Turns out that most of what I wrote will be thrown out (no real surprise), but the good part is that I have characters, those characters have external goals and internal conflicts, which means I can have plot and character arc (always good news).

One of the things I do to get the theme of the book nailed down - what it's really about - is to make a collage of the characters, the setting, and main plot points. I have collected a lot of photos and little objects that represent the book, but I want to do something else, too.

This book has knitting in it - one of the characters is an indie dyer and her grandmother/great aunt (not sure which yet) has a yarn shop she's ready to retire from. While the book doesn't center around the shop, this older woman is the catalyst for the chain of events that is the plot and she is very important to all the other characters, including the antagonist.

I want to keep my two creative processes joined, so that when I take a break from writing to knit, the knitting keeps me in the world of the story. To do that, I want to knit something that represents each character in some way.

So, for example, the older woman--Franny-- has lace curtains hanging in her kitchen. So I'm knitting a lace curtain. Not a full size one -- I would go insane doing that -- but a smaller one, shorter, and with fewer multiples, so I can get the thing done.

"Rose Leaf" Design
First Book of Modern Lace Knitting, by Marianne Kinzel (this book would have been new when Franny made her curtains).
Yarn: Coats Opera 30 crochet cotton (the pattern calls for #60 crochet cotton, which is not half as thin, it turns out, but is harder to come by, so I settled for #30, of which Needlework Unlimited had plenty of, in lots of colors, and which seems fine enough to me)
Needles: US 1/2.25mm

For the hero, who I named Hank, even before I knew there would be yarn, I need to knit a pair of socks - the socks the heroine sees him pull on when she first meets him. Something interesting enough that she would notice them, but manly enough that a guy like him would wear them. He's a Mr. Fixit guy with carpentry skills, on a break from what he normally does to earn a living (professional poker player). He's having trouble moving forward in his life because he keeps trying to fix the past/keep things as they've always been. So I need a sock pattern that fit his personality.

The heroine, Penny (not crazy about this name, I'm open to suggestions), has never knit before, but will learn how. She's all about the future, wants to forget her past and where she came from. She's also an expert in deceptive language. I have a scene where she's in the shop, having walked for quite a long distance in heels and she has blisters. She puts on a pair of felted slippers on display in the shop which are shaped like cowboy boots. They're not conventional, which scares her, because she's pulled herself up from a financially strapped background, and she works hard to fit in and not appear different. But she loves those slippers. I want those slippers. I may have to design them myself. Don't you think red cowboy boot slippers, with needle-felted swirly designs on the leg would be really cool?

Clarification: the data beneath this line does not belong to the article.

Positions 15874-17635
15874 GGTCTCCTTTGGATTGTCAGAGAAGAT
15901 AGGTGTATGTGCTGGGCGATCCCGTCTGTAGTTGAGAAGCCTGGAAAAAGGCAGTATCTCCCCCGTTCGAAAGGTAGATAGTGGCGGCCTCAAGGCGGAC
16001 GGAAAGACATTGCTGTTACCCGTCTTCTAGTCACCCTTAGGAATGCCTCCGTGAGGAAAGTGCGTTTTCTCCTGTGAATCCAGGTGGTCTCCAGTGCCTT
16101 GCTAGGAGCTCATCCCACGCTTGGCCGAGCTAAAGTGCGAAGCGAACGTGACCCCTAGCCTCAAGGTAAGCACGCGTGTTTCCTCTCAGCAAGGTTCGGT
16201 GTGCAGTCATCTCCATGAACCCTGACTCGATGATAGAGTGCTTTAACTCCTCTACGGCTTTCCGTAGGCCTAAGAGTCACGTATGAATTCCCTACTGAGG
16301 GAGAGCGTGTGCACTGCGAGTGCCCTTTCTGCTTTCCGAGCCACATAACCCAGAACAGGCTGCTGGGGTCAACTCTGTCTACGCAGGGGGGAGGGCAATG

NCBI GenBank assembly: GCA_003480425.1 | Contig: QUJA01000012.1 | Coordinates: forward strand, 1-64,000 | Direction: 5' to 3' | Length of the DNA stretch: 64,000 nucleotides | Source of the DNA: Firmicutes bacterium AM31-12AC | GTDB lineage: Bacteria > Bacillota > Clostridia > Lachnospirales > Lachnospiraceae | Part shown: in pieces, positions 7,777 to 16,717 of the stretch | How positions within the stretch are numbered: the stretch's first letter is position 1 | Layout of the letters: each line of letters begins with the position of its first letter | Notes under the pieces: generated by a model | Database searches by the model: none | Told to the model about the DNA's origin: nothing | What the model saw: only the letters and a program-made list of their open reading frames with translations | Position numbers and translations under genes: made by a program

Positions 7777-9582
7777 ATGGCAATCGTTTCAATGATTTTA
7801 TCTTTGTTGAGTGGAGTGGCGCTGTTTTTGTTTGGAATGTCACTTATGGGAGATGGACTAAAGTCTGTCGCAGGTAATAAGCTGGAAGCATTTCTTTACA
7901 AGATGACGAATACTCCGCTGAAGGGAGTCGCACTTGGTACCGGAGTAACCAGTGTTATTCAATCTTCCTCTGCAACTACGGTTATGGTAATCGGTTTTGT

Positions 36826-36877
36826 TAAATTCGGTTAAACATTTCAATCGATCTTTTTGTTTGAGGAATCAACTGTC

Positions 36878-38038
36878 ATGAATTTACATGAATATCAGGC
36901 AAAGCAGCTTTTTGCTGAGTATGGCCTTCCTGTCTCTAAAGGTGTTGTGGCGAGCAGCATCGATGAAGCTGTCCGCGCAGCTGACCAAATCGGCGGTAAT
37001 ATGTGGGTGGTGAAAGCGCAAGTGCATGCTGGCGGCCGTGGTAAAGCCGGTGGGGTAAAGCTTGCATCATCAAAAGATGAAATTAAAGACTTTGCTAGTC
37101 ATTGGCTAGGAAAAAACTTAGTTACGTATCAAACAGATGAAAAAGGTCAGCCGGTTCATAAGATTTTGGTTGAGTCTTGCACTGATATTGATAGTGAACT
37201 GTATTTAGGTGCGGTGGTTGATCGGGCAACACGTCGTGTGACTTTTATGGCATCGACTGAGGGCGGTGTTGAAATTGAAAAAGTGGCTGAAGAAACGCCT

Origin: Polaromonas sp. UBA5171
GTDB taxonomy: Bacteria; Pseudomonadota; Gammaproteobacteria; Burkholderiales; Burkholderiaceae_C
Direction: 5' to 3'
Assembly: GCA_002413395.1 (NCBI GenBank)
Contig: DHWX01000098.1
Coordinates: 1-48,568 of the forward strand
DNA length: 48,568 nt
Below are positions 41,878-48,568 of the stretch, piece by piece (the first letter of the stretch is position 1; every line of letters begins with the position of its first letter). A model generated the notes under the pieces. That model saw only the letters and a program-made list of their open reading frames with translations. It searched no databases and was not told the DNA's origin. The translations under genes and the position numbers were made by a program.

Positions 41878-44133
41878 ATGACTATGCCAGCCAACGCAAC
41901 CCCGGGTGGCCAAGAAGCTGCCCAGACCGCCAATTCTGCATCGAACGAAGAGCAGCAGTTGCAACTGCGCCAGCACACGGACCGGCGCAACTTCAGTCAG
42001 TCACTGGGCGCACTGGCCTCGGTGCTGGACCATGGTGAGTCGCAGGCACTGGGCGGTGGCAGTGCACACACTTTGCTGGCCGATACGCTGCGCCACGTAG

(Edited to add photo below)

Only felted. A search of Ravelry reveals that there are crocheted cowboy booties (not felted). Clearly, this is a void waiting to be filled.

The indie dyer (I'm calling her Sookie) needs something funky - either an asymmetrical cardi, or a funky shawl or hat or maybe fingerless mitts that make A Statement. Something that represents her artistic self and independence, and uses color in a unique, but beautiful way. This is going to be hard for me. Unique color choices scare me, because I have some color vision deficiencies.

Sookie has a love interest, a more traditional guy who owns a downtown bar. I'm thinking some sort of subtle scarf that could be tucked into the neck of his wool overcoat. Like Henry, only not Henry, because while that is a terrific looking scarf, I think I would poke my eyes out with my needles if I had to knit it. On the other hand, there's nothing that says I can't knit a very small Henry scarf. Considering the size of the lace curtain I'm knitting, I could get away with a scarf about a foot long and 3 inches wide. Hmmm.

The heroine's brother is a young guy - never went to college, but smart, works manual labor jobs, a nice guy, but with simple tastes. I'm thinking a watch cap. Navy blue, maybe gray. Or maybe he's not like his sister. Maybe he doesn't care what people think about the way he looks. Can't decide.

The antagonist is another older lady, one who needs to control her world. She's getting something made of acrylic.

The heroine's mother is awful. So awful I don't know if I can even knit for her. She's the kind of person who would find fault in anything you knit for her. The kind of person who'd rather have a lottery ticket than a hand knit anything. Huh. That's interesting. I'll have to use that.

So I'm looking for pattern ideas. Anyone?